Here's a quick demo of how to quickly update all your computers in PDQ Inventory to have a new Custom Field. We're going to look at adding Custom Fields to multiple computers with PowerShell and the PDQ Inventory Custom Fields Import Wizard. (Enterprise mode required for Custom Fields.)
Normally, the Custom Fields Import Wizard is used within PDQ Inventory itself (more info here); but, fortunately, the PDQ products have command line interface (CLI) utilities to help us do this with PowerShell as well.
It turns out, PDQ Inventory has many commands that you can use from a command line.
So, how do we find what's available? We ask!
In fact, all you need to do is run the following command from an elevated command prompt or PowerShell window:
Look at all those helpful looking commands!
For this blog, we're looking at using the CreateCustomField and ImportCustomFields commands specifically. Let's find out more about their usage.
With that in mind, let's dive in and add all the things!
Below are the six sections needed to use PowerShell and PDQ Inventory commands to create a Custom Field and import data:
First, we need to identify which computers you wish to add values to.
If you want to update all computers, you'll need to use something like the following (using sqlite3.exe):
Otherwise, you'll need to craft your own SQL statement. For example, to get all computers that contain the word LAB, you would do something like this (emphasis added).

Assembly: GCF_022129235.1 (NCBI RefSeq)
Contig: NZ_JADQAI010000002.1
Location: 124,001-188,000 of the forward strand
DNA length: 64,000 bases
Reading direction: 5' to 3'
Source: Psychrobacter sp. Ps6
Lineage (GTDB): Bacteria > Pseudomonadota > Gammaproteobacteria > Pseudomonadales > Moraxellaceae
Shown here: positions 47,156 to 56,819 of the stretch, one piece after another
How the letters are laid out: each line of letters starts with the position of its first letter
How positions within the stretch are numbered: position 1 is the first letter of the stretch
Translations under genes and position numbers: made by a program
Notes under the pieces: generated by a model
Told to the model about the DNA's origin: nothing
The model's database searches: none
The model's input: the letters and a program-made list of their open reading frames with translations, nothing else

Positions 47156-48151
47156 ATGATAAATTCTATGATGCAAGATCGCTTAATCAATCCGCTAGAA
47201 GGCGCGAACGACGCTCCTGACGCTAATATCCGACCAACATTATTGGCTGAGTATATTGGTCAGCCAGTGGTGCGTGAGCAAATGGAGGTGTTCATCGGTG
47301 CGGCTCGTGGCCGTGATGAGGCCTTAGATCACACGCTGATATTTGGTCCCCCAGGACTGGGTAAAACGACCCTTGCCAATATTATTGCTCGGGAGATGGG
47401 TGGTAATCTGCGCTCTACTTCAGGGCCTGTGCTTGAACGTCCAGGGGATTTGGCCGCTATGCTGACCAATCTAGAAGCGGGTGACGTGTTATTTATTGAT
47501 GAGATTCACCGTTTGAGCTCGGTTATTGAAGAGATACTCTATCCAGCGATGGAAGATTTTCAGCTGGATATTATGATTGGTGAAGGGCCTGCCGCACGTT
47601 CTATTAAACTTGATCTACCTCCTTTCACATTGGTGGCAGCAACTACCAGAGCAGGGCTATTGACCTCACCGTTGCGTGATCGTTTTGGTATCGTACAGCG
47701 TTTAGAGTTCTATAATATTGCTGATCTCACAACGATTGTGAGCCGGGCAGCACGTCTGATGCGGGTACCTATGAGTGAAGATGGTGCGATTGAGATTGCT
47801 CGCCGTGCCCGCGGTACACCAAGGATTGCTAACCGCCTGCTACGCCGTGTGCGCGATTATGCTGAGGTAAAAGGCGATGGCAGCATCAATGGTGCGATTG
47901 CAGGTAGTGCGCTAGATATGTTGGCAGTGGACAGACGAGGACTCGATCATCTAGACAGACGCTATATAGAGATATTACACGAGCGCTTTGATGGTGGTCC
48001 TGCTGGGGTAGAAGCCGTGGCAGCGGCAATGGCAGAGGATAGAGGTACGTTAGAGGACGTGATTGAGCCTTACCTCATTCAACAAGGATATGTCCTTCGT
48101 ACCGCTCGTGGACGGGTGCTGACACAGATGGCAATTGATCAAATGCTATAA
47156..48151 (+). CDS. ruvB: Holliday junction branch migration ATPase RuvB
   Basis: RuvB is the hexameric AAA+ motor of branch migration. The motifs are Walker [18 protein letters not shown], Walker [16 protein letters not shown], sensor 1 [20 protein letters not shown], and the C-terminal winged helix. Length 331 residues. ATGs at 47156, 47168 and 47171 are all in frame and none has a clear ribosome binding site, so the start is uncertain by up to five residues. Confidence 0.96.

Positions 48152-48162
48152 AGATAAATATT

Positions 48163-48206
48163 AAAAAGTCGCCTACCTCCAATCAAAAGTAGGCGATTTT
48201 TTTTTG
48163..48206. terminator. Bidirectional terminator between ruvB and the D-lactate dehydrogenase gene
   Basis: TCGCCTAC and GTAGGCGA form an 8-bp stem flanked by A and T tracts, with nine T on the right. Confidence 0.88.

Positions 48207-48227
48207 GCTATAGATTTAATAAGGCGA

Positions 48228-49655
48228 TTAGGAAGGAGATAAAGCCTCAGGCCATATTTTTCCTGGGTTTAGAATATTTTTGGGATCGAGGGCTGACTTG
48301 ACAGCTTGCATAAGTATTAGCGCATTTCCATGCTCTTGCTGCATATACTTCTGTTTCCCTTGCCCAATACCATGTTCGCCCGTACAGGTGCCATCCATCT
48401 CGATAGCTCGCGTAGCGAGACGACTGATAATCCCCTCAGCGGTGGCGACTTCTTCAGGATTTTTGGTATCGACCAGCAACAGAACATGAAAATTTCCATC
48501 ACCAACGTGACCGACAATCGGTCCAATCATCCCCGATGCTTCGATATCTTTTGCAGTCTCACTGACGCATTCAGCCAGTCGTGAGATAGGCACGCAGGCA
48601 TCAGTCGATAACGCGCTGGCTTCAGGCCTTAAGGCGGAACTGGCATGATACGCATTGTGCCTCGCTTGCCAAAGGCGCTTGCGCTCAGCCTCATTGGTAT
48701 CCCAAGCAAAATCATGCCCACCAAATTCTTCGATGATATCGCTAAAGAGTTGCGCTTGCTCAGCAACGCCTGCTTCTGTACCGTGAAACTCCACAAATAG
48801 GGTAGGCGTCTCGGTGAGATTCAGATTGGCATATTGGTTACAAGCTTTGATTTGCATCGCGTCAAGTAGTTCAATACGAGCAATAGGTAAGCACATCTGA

Once you've picked the computers you wish to update, we'll need to get the data that you want to add as a Custom Field.
Let's create a Custom Field called Department. We'll give it a data type of String since we'll be using text as the value. The only available Custom Field data types are: Boolean, String, Integer, Date, and DateTime.
Since the ImportCustomFields command is expecting a CSV file, you're going to need to create one. So, let's create an array with our CSV headers.
$ComputerList = @("ComputerName,$CustomFieldName")
Then, we're going to loop through each computer (with ForEach-Object) in $Computers and then give it a value of Sales for the Department and add it to the $ComputerList array.
Next, we're going to create a temp file (with Out-File) for our CSV and export our $ComputerList to that file.
Before you can import the CSV file that we created, we're going to need to make the Custom Field. So, let's use the CreateCustomField command you looked at earlier.
PDQInventory.exe CreateCustomField -Name $CustomFieldName -Type $CustomFieldType
Since you've created the Custom Field, we can now use PDQ Inventory's Custom Fields Import Wizard to import the data into our database.
Now that we've gone over each section, let's throw a script together that you can use.
And that's it! Now, you can modify this to suit your needs and get all your data imported like a boss.
You now wield the power to more easily create Custom Fields and fill them with glorious data. Hopefully, this will help get all kinds of custom data into your PDQ Inventory database for a more complete view of your environment.
To see this in action, please check out this short video:
Kris was an employee at PDQ.